Baltimore residential sales keep pace with last year


December 16, 1990|By Edward Gunts

The volume of residential sales dropped in the Baltimore area for the fourth straight month in November, but year-to-date statistics appear to be keeping pace with the year before, according to figures released by the Greater Baltimore Board of Realtors.

The number of Baltimore-area residences sold in November was ZTC 1,243, down 23 percent from 1,067 in November 1989, according to the real estate board.

The total dollar volume of residential sales during November was $146.15 million, down 22 percent from $187.1 million in November 1989.

Meanwhile, the average price of a house rose 1 percent, from $116,403 in November 1989 to $117,580 in November 1990.

For the first 11 months of 1990, 16,829 residences were sold, down slightly from 17,198 sold in the first 11 months of 1989.

The year-to-date dollar volume was $2.039 billion, up 1 percent from the November 1989 year-to-date figure of $2.013 billion.

The number of new listings in November, 2,688, increased 27 percent from 2,114 the same month one year before.

"The increasing number of new listings is a positive indicator for both buyers and sellers," said real estate board president Brandon Gaines.

The figures include new and existing home sales as reported to the Central Maryland Multiple Listing Service, a wholly owned subsidiary of the Greater Baltimore Board of Realtors. The figures reflect sales activity primarily in Baltimore and Baltimore, Howard, Harford and Carroll counties.

British architect Richard Rogers will make a rare public address the United States when he comes to Baltimore to speak at 7:30 p.m. Jan. 8 at the Walters Art Gallery. Mr. Rogers is the lead architect for the $200 million Christopher Columbus Center for Marine Research and Exploration.

Tickets are available from the Baltimore chapter of the American Institute of Architects, 11 1/2 W. Chase St., at a cost of $10 per person, $9 for AIA members and $8 for students. The AIA phone number is 625-2585.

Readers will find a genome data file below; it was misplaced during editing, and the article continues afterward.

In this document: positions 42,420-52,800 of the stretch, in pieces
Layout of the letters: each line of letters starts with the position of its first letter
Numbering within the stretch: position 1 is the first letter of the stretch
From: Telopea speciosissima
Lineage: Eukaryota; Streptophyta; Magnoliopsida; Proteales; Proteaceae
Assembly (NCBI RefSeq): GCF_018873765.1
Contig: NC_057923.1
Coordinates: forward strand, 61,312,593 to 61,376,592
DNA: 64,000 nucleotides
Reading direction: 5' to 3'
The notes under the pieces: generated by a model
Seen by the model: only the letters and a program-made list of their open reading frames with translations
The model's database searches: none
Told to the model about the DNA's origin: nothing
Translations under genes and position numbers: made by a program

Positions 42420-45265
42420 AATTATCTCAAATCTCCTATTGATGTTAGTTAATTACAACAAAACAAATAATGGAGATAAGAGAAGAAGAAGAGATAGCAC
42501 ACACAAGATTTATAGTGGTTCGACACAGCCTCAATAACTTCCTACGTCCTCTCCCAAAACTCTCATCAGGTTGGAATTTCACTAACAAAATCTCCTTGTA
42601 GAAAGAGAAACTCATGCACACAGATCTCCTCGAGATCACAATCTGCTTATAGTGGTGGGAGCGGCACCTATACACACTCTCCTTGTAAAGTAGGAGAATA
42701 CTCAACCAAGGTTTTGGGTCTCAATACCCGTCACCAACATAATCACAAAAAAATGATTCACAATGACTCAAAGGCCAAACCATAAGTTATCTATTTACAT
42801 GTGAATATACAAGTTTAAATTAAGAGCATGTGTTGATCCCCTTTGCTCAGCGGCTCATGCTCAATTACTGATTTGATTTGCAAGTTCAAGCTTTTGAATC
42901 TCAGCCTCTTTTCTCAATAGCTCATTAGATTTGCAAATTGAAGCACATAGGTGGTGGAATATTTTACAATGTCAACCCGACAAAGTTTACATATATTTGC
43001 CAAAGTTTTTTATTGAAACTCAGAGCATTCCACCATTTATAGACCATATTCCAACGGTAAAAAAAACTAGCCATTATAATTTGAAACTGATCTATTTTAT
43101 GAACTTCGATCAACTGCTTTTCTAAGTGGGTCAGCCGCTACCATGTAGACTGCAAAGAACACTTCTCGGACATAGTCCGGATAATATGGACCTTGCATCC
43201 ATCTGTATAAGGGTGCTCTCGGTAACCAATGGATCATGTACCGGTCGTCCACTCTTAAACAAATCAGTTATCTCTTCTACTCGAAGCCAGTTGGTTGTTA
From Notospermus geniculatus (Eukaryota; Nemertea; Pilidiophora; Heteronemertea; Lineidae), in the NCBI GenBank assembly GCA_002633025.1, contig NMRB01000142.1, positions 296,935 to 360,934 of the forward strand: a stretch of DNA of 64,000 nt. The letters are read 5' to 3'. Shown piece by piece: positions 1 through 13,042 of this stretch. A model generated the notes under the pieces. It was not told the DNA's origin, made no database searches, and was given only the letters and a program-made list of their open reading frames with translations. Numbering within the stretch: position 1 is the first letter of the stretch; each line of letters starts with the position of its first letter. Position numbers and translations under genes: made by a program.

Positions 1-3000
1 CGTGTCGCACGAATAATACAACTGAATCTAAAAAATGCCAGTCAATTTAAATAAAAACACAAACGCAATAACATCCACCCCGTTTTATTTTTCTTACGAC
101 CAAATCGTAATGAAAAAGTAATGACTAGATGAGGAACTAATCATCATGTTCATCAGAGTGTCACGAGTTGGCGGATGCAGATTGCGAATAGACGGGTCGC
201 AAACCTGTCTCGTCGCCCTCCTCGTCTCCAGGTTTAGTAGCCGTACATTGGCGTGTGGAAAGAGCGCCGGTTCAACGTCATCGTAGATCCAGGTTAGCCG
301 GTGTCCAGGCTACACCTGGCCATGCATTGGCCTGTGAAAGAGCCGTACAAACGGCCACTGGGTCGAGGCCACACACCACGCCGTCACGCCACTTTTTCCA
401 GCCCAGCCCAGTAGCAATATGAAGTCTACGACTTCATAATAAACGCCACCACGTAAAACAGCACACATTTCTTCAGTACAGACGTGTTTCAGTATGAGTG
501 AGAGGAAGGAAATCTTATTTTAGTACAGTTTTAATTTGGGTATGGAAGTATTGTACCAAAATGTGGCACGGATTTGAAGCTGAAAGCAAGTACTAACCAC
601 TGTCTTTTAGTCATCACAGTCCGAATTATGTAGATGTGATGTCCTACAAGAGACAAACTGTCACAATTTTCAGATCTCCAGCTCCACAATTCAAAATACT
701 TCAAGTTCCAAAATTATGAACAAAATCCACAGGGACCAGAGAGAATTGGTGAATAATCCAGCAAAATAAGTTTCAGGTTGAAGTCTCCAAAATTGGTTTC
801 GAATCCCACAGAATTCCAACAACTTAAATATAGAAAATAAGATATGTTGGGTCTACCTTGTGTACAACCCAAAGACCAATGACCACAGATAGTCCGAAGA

Around the region:

* The Maryland chapter of the American Planning Association will hold a daylong seminar to discuss the new "2020" report on growth management initiatives in the state from the Governor's Commission on Growth in the Chesapeake Bay Region. It is scheduled 9 a.m. to 6 p.m. Monday in the Glass Pavilion on the Homewood campus of the Johns Hopkins University. Tickets are $45 per person and may be purchased at the door.

* O'Meara Properties Inc. recently opened a new development, Lions Gate Gardenhomes, in Odenton. The two-bedroom residences are priced starting at $82,700 and are available in three floor plans. More information is available from O'Meara at 551-6988.

* Patrick Kerr, former president of Legg Mason Appraisal Group, has formed the Patrick C. Kerr Appraisal Group Inc. It will specialize in real estate appraisals and consultation throughout Maryland.

* Adler Display Inc. of Baltimore has been selected by the Lacrosse Foundation to design and fabricate the Lacrosse Hall of Fame Museum under construction at 113 W. University Parkway. Adler was selected over three other display design and fabrication houses in a limited design competition.

* Kathleen A. Lewis has been appointed real estate adviser for the Baltimore County office of Manekin Corp. and will be responsible for the leasing and selling of commercial property in Baltimore County.

* Lynda Kayne Pinnix has joined Gilbert D. Marsiglia & Co. Inc. as a sales agent.

* Al Feldstein, a planner with the Maryland Office of Planning, has been named the No. 1 professional employee in Maryland state government. Mr. Feldstein, the regional planner for the Western Maryland office of the Maryland Office of Planning, received his "1990 Most Valuable Employee" award in ceremonies last month.

* Avenel, the luxury community in Potomac, has reached the halfway mark in sales. Upon completion, the 1,000-acre community will have more than 750 residences.

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